The Painted Roses’ diverse, psychedelic sound re ects the close-knit music community of their Logan hometown.

Localized: The Painted Roses


It may be cold, but hope is not lost—some of the most exciting Utah-based psych-rock artists are playing at January’s Localized Showcase. The show features co-headliners Musor and The Painted Roses with opener The Psychosomatics. SLUG Localized is $5 at Urban Lounge on Jan. 20 (doors at 7 p.m., music at 8 p.m.) and is sponsored by Uinta Brewing and Huge Brands.

Logan hasn’t always been the first city that comes to mind for the best Utah music, but that’s changing. Indie psychedelic folk-rock band The Painted Roses are at the heart of a growing Logan music scene that includes artists such as Sorrymom and Guava Tree. “The Logan music scene has its own particular sound,” says Cole Stocker (vocals, guitar). “Everyone plays in everyone’s bands; we’re all influenced by each other and we all hang out and party together.”

The Painted Roses officially formed in 2018, but Stocker is the only current member from the original lineup. Nora Barlow (vocals) and Alex Schneider (guitar) joined in 2019, Shane Wegner (drums) and Allie Harris (vocals, acoustic guitar) in 2020 and Niall Thorley (bass, vocals) joined last year, replacing their previous bassist, Sam Johnson (Guava Tree), who now plays for Sammy Brue.

The Painted Roses onstage at local venue The Depot.
Photo: Megan Beth Media

“Everybody’s friends with each other; we’re all kind of in the business together and we’re all happy to see each other.”

On their debut album, Stone Cold Killer, The Painted Roses provide a unique collection of songs that showcases their clear talent and chemistry as a band—whether that be in the psychedelic-tinged folk rock on “Temptation,” the gentle indie rock of “The Run” or the hard-rock-tinged “My Day,” which includes an electrifying, catchy guitar and confidently sung, personal lyrics: “Sometimes love means moving on / And my day / My day is gonna come.”

Everyone in The Painted Roses has their own unique influences, adding to the varied genres in their music. “We’ll play a country song, a blues song, then a psyche-grunge song,” Stocker says. Stone Cold Killer was recorded at the Logan venue and recording studio WhySound, which is essentially Logan’s version of Kilby Court—intimate, quirky and the heart of the city’s music scene. The album was largely recorded live with overdubbing of vocals and some synth and guitar textures. Even the overdubbed vocals were gang recorded, captured by a room mic while all four vocalists sang their parts. “We felt we had a special chemistry as a live band and wanted to put out an album that felt like we were being truthful to ourselves and the audience about who we were,” Stocker says.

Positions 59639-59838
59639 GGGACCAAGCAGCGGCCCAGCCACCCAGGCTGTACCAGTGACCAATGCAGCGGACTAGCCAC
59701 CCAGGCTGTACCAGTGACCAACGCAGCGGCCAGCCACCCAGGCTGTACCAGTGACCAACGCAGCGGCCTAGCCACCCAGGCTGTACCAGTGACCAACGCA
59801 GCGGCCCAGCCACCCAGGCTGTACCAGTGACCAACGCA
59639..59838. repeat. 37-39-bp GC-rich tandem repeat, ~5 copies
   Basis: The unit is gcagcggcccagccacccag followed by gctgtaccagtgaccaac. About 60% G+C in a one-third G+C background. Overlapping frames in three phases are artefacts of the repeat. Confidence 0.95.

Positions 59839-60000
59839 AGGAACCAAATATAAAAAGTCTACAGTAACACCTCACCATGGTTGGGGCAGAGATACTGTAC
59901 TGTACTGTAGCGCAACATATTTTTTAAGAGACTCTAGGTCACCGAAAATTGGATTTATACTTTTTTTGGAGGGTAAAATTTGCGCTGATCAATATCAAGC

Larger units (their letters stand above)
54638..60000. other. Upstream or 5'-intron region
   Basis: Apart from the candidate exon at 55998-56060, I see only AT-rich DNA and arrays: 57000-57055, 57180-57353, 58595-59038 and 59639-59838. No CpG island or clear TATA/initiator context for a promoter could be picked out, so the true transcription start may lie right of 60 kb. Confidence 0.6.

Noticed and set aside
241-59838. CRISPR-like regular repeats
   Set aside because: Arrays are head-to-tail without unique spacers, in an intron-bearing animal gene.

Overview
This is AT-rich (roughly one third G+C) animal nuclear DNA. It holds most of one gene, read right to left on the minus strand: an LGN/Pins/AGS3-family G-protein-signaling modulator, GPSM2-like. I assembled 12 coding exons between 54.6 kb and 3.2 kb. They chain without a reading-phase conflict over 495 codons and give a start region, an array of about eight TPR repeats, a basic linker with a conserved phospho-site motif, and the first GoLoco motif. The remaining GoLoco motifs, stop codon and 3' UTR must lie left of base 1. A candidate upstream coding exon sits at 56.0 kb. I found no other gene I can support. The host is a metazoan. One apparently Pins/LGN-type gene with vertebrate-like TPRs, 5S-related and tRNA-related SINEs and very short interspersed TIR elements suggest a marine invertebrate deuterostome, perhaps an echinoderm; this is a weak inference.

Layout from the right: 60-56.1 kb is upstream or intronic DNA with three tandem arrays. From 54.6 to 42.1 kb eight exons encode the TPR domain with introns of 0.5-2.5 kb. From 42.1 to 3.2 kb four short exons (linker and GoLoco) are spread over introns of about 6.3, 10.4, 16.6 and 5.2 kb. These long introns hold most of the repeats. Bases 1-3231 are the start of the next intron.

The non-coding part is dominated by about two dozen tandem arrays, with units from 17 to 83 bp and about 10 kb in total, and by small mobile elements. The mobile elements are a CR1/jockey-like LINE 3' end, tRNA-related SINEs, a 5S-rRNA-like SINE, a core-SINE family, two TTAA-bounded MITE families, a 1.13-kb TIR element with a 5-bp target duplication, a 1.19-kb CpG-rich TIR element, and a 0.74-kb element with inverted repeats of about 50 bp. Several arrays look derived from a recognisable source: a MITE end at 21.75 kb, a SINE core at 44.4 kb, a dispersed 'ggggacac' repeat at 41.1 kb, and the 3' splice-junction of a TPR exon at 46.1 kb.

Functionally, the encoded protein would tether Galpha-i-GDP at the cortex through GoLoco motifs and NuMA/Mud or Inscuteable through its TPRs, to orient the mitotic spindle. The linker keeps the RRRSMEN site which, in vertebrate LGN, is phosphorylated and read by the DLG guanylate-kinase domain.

“I think in Utah, there’s kind of this ‘If they can do it, we can’ mentality.”

The Painted Roses’ four main vocalists set them apart from other bands, with each singer offering a different style. “Allie has a very traditional, folk-country voice, where Nora has more of an alternative vocal and Sam has a grunge, ’90s vocal,” Stocker says. With this dynamic, Stocker says the band has “had to learn how to sing together and figure out how those tones come together and not take away from each other.” Harris initially joined the band because she’s well-versed in music theory and vocals, which Stocker sees as a “turning point where we were able to learn to sing together instead of getting in each other’s way.”

The Painted Roses are grateful to be a part of a growing Utah music scene that they feel is more supportive than ever. “Everybody’s friends with each other; we’re all kind of in the business together and we’re all happy to see each other,” Wegner says. “No one is ever jealous of another group or artist.” Referencing popular Utah-based bands like Neon Trees and The Backseat Lovers, Thorley says. “I think in Utah, there’s kind of this ‘If they can do it, we can’ mentality. In other places, the number of bands that are around can be a little overwhelming for local start-up bands, but here there is that beacon of hope. These people came from this nowhere place—they made it happen so we can too.”

Even though they released Stone Cold Killer last year, the band is already working on another album that they’re hoping to release sometime this summer. “Moving forward, I could see a lot more folk rock with more psychedelic jam elements [as well as] really trying to tighten our harmonies.” Catch The Painted Roses live at SLUG Localized on Jan. 20. You can find The Painted Roses on Instagram @thepaintedrosesband and Twitter @thepaintedroses.